Rev. B. B. Spicer

[In the margin] you will please write and let us know   Direct to Rev B. B. Spicer New bern N.C.

 

[Endorsement] Bureau of R.F. and A.L.  Office Asst. Supt.  Trent River Settlement N.C. February 25. 1867.  Respectfully returned to Lieut. Col. S. Moore Supt. Eastern Dist. N.C. with the information that I have not leased out the land in Trent River Settlement as I have been informed on several occasions that the land was about to be turned over to the owners, and was not certain that I could lease the land with safety to the interests of the Freedmen.  I have written for instructions as to the disposition of this land but have received no answer   A. W. McKillip 2nd Lieut. V.R.C. Asst. Supt. Brvt. Capt. U.S.V.

 

[Endorsement] Bureau Refugees Freedmen & A.L  Office Supt East Dist  New Berne [N.C.] Feby 26–1867   Respectfully returned to Col J. F. Chur A.A.A.G. attention invited to endorsement of Bvt Capt A W. Mc Killip Asst Supt of Trent Settlement.

Would also state that a petition for the restoration of this land was forwarded by the Heirs through this office Feby 12th 1867 to the Asst Comr.  Stephen Moore Lt Col VRC & Supt

 

[Endorsement] BUREAU OF R.F., and A.L., HEADQUARTERS ASST. COMMISSIONER, NORTH CAROLINA, Raleigh, N.C., Feby 28 1867.  Respectfully returned to Maj. Genl O. O. Howard Comr

The lands now occupied by the Government and called Trent River Settlement, have been applied for by the owners on several occasions–  It is the present intention to restore the whole or part of this property, and the Agent of the Bureau at that place has been instructed not to lease any of the land in question–

The freedmen residing there were notified last fall that they must find other homes when spring opened, and many have complied   The expense of maintaining the settlement does not justify its continuance   J. V. Bomford, Col. 8th US Infty Actg Asst Com

Rev. B. B. Spicer to Genl Howard or cheif of the Freed mans Burow, 9 Feb. 1867, S-238, Letters Received, series 88, Land Division, Washington Headquarters, Bureau of Refugees, Freedmen, & Abandoned Lands, Record Group 105, National Archives. Earlier endorsements had referred Spicer's letter through Freedmen's Bureau channels, ultimately reaching Lieutenant McKillip. On March 12, the officer in charge of the bureau's land division informed Spicer that “it is the intention of the Bureau to restore the whole or a part of the property known as the ‘Trent River Settlement’” and “the agent of the Bureau at that place has been instructed not to lease any of the land in question.” He also repeated Colonel Bomford's assertions that the bureau could not justify the expense of continuing the settlement and that its residents had been told in the fall of 1866 “that they must find other homes when Spring arrived.” (Wm Fowler to Rev. B. B. Spiler, 12 Mar. 1867, vol. 27, p. 360, Letters Sent, series 84, Land Division, Washington Headquarters, Bureau of Refugees, Freedmen, & Abandoned Lands, Record Group 105, National Archives.) Three months later, however, the land was still under government control, and at least one bureau official envisioned a less abrupt dispossession of the resident freedpeople. In a report of June 19, 1867, the bureau's inspector for North Carolina recommended that the land be restored “on condition that the occupants be allowed to remain upon payment of small rent for the ground occupied, until they can provide themselves with more permanent and better homes.” According to the inspector, the settlement comprised 525 buildings on 180 acres of land. (1st Lt. Rob't. Avery to Bv't Lt. Col. J. F. Chur, 19 June 1867, A-37 1867, Letters Received, series 2452, NC Assistant Commissioner, Bureau of Refugees, Freedmen, & Abandoned Lands, Record Group 105, National Archives.)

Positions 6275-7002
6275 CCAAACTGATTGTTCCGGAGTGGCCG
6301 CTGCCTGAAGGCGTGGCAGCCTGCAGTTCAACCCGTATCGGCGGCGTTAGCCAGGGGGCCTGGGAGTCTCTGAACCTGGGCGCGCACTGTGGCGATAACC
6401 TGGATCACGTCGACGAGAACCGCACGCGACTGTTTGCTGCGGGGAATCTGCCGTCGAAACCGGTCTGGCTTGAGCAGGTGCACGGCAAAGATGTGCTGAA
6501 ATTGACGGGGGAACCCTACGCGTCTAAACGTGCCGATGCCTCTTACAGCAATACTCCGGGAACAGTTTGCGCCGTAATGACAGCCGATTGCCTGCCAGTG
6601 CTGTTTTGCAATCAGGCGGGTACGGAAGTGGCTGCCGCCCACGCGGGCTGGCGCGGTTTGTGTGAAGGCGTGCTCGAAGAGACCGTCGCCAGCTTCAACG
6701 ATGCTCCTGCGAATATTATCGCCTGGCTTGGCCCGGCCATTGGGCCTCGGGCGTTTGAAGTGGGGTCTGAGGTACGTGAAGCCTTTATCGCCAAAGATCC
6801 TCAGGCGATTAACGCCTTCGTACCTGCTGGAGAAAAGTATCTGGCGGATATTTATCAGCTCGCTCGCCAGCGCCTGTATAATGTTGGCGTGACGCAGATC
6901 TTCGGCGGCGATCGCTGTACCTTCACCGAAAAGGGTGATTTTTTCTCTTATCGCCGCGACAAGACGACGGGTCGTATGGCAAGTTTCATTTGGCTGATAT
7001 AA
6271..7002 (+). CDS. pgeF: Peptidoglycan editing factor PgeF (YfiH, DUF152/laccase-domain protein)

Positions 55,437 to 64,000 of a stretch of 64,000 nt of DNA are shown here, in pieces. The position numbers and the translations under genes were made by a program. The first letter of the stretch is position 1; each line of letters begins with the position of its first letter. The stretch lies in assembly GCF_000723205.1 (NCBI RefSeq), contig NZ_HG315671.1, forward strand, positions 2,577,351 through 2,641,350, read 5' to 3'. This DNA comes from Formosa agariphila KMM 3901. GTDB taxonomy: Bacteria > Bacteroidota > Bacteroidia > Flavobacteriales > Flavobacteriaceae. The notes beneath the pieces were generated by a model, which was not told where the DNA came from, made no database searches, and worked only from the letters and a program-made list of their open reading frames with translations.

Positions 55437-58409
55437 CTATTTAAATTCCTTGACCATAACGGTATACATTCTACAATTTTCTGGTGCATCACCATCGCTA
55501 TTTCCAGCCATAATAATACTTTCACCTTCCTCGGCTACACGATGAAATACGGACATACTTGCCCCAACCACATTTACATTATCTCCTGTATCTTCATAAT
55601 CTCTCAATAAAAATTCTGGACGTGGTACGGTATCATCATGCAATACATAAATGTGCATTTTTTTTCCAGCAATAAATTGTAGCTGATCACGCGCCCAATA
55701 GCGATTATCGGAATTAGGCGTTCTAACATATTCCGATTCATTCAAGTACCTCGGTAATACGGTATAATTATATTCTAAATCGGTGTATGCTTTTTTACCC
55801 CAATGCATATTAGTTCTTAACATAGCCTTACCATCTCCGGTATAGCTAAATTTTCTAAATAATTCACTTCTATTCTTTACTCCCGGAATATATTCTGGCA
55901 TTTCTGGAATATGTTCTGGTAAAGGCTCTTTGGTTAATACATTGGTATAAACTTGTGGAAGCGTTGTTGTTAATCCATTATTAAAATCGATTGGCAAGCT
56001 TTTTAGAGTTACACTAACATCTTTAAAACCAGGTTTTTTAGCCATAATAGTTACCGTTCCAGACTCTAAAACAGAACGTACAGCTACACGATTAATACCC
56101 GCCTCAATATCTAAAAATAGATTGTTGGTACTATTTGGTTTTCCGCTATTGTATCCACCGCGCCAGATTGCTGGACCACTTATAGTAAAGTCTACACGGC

Published in Land and Labor, 1866–1867, pp. 357–59.